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Exploring the art and design of the newly opened Oyate Health Center

The star skylight above the hospitals main entrance
C.J. Keene
South Dakota Public Broadcasting
The star skylight above the hospital's main entrance.

Walk through the main entrance of the newly opened Oyate Health Center, and the connection to local Indigenous culture is immediately apparent.

A pair of unmistakable stars greets every guest. One is three stories above the main foyer as a skylight in the roof, and the other is on the floor beneath.

This new facility stands in stark contrast to the neighboring Sioux San Hospital, a century-old brick building with a complicated history. It was first an Indian boarding school before becoming a longtime Indian Health Service facility.

The connection to Sioux San runs deep in the community and includes current Oglala Sioux Tribal President Frank Star Comes Out. He worked for the hospital following his time in the military.

He said he knew they’d need more space for the growing community.

“Every time I’d step outside, you’d have this big, massive open field here," Star Comes Out said. "And today you see a building standing on it, something I never thought I’d see happen. Seeing this now, it’s a good thing for the population here. There’s so many tribes that are here, this will definitely benefit the people for years to come.”

And that’s precisely who designers and leaders had in mind when drawing up the hospital's initial blueprints, right down to the facilities name. In the Lakota language, ‘Oyate’ translates to tribe, people, or nation.

Jerilyn Church, president and CEO of the Great Plains Tribal Health Board, said the building is designed to reflect the colors and cultures of the Plains.

“We have the prairie; you’ll see the colors that you see in the Great Plains," Church said. "In our rotunda you’ll see the star. The same star that you see on many of our star quilts. We want spirit to shine through not only this building, but through the work we do.”

Along with advanced medical care, there are also rooms dedicated to traditional medicines, complete with spaces specifically designed to house bundles of sage and sweetgrass.

Church said the new facility is an expression of hope for the community.

“Remembering our ancestors and those who were a part of Sioux San, and all that that represents, and also those who are a big part of our dream going forward," Church said. "So, this has all been very exciting, and bittersweet.”

Church said the building is designed to express a clear message to patients – you are welcome and the space you are in is safe.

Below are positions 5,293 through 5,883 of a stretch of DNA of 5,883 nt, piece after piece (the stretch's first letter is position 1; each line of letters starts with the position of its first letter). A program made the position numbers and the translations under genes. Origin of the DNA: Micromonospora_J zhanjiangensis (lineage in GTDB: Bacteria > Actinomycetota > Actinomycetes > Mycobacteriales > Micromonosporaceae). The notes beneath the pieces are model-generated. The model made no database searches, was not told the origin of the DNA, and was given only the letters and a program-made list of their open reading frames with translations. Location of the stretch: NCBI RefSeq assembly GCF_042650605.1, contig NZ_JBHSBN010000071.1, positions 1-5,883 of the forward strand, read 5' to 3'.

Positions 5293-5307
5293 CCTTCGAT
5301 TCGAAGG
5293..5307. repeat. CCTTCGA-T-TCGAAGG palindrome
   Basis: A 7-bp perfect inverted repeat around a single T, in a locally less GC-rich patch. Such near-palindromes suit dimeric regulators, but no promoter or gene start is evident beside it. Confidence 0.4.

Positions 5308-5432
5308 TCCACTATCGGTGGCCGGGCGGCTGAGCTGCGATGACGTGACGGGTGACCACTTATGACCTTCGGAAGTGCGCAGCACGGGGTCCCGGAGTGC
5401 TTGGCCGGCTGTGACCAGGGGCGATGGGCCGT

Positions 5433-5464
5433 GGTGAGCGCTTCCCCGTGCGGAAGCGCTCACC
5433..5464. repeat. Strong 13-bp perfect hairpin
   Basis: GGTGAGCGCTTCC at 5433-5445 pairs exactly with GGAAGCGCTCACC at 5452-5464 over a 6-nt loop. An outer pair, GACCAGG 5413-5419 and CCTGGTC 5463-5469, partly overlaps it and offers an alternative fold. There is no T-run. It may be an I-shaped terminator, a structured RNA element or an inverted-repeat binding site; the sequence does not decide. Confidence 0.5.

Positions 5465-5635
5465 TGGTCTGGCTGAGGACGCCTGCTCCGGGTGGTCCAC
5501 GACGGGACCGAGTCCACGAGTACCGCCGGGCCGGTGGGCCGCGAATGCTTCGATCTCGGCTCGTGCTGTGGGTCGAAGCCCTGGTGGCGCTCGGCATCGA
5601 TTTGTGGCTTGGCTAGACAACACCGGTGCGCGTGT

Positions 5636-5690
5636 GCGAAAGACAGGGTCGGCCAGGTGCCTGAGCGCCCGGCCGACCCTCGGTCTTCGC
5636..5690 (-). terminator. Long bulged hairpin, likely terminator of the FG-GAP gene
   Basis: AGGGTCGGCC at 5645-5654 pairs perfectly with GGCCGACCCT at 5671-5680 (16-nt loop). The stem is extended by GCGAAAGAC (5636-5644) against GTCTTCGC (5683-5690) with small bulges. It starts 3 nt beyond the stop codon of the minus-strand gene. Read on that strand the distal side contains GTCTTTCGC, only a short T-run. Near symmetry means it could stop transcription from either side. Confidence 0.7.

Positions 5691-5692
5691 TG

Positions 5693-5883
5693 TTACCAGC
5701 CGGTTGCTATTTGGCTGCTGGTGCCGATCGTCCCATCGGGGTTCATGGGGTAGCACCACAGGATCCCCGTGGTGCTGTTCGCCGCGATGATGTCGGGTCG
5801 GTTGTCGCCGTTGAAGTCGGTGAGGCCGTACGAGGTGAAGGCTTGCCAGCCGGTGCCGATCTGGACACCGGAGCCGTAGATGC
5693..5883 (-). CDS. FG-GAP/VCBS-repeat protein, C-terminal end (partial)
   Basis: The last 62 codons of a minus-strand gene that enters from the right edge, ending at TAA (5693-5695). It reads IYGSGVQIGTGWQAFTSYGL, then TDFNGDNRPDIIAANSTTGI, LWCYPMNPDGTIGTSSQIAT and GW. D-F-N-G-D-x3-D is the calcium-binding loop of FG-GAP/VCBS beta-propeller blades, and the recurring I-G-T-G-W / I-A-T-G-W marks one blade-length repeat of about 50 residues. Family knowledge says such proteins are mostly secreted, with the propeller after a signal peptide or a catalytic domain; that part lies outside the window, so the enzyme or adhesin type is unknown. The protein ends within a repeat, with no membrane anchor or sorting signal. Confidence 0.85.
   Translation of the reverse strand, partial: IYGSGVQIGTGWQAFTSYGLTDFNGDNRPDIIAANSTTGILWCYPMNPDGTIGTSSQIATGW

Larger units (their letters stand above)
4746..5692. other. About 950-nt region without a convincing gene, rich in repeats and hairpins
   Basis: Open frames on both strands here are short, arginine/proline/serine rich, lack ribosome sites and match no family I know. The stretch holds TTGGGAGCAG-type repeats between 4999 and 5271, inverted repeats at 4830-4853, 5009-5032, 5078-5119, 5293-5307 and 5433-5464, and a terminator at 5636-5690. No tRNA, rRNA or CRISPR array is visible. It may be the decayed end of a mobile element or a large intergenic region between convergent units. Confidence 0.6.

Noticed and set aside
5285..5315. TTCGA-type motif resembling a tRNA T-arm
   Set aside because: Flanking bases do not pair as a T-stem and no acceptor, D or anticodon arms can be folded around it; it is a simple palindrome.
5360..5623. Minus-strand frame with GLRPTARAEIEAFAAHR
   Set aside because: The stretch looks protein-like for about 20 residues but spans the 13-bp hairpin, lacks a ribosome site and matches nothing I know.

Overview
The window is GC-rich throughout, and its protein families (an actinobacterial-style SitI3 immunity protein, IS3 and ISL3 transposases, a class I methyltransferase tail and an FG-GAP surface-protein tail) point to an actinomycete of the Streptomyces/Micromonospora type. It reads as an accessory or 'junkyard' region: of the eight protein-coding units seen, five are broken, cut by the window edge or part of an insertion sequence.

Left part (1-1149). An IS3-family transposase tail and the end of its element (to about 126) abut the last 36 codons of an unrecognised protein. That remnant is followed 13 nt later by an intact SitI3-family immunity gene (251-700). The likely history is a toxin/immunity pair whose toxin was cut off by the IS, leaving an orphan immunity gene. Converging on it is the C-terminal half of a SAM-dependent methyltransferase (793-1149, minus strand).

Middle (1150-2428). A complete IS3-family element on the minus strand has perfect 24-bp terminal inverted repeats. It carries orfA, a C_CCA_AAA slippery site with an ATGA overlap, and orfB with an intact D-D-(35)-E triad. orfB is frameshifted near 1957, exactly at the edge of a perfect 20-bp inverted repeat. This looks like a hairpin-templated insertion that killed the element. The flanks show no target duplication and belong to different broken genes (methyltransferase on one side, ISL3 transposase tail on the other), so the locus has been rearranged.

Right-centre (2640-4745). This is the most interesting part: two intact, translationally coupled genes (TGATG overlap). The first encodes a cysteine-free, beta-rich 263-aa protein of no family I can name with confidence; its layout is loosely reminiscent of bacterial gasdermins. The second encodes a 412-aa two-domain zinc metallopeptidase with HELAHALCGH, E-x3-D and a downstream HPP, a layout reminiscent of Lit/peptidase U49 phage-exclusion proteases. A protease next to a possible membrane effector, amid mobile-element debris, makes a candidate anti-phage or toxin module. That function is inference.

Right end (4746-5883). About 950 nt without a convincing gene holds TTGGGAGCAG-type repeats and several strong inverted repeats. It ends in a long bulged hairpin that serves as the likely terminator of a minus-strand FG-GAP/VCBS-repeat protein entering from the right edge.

“They’ll feel at home," Church said. "There’s going to be artwork throughout the facility that reflects our culture and reflects familiarity. This is a place where their whole being will be recognized and addressed and be a part of their wellness journey.”

That artwork was on display during the center’s grand opening ceremony. The pieces were curated by a small group with ties to the local art community.

Two members of the art committee, Ashley Pourier and Denise DuBroi said the art on display can have a significant impact on the patient.

DuBroi said they have chosen works that can be therapeutic.

“The first priority was to get the tribes that are in South Dakota and those working artists and that the subject of the work be somewhat geared towards healing," DuBroi said. "We just hope the families that come here and use this facility feel comfortable and feel at home, and I hope the artwork helps them feel that kind of comfort.”

But the question of what art belongs on the walls of a hospital raises deeper questions. Pourier said she considered her own experiences through the curation process.

“Being a Native health facility there’s always that sense of ownership that comes with buildings – I’m just thinking of my childhood growing up on Pine Ridge Rez and going to the different clinics and stuff, they’re also like museums in themselves," Pourier said. "Like, this is where I can find Native art and find that inspiration, but also get that sense of ownership to this building. This is a facility built specifically for us.”

Pourier said they also wanted to challenge what Native art looks like for the next generation.

“We give acknowledgment to Native arts as a history, but also trying to bring some of that into the future as well," Pourier said. "Acknowledging this dichotomy of our older artists and looking to our younger emerging artists.”

That philosophy can be seen in the selection. While traditional bead and quill-worked items are included in the lot, there are also contemporary paintings in eye-catching color, traditional landscapes, and portraits of historical figures.

DuBroi said folks are making themselves at home as the hospital opens its doors.

“It seems to me that people feel very comfortable here, and I think there’s that sort of display of a sense of ownership," DuBroi said. "It’s great to have this facility as a continuum, in terms of the size and how many people it can take care of.”

Sioux San Hospital is now closed, and the IHS-led demolition of the building has already begun.

C.J. Keene is a Rapid City-based journalist covering the legal system, education, and culture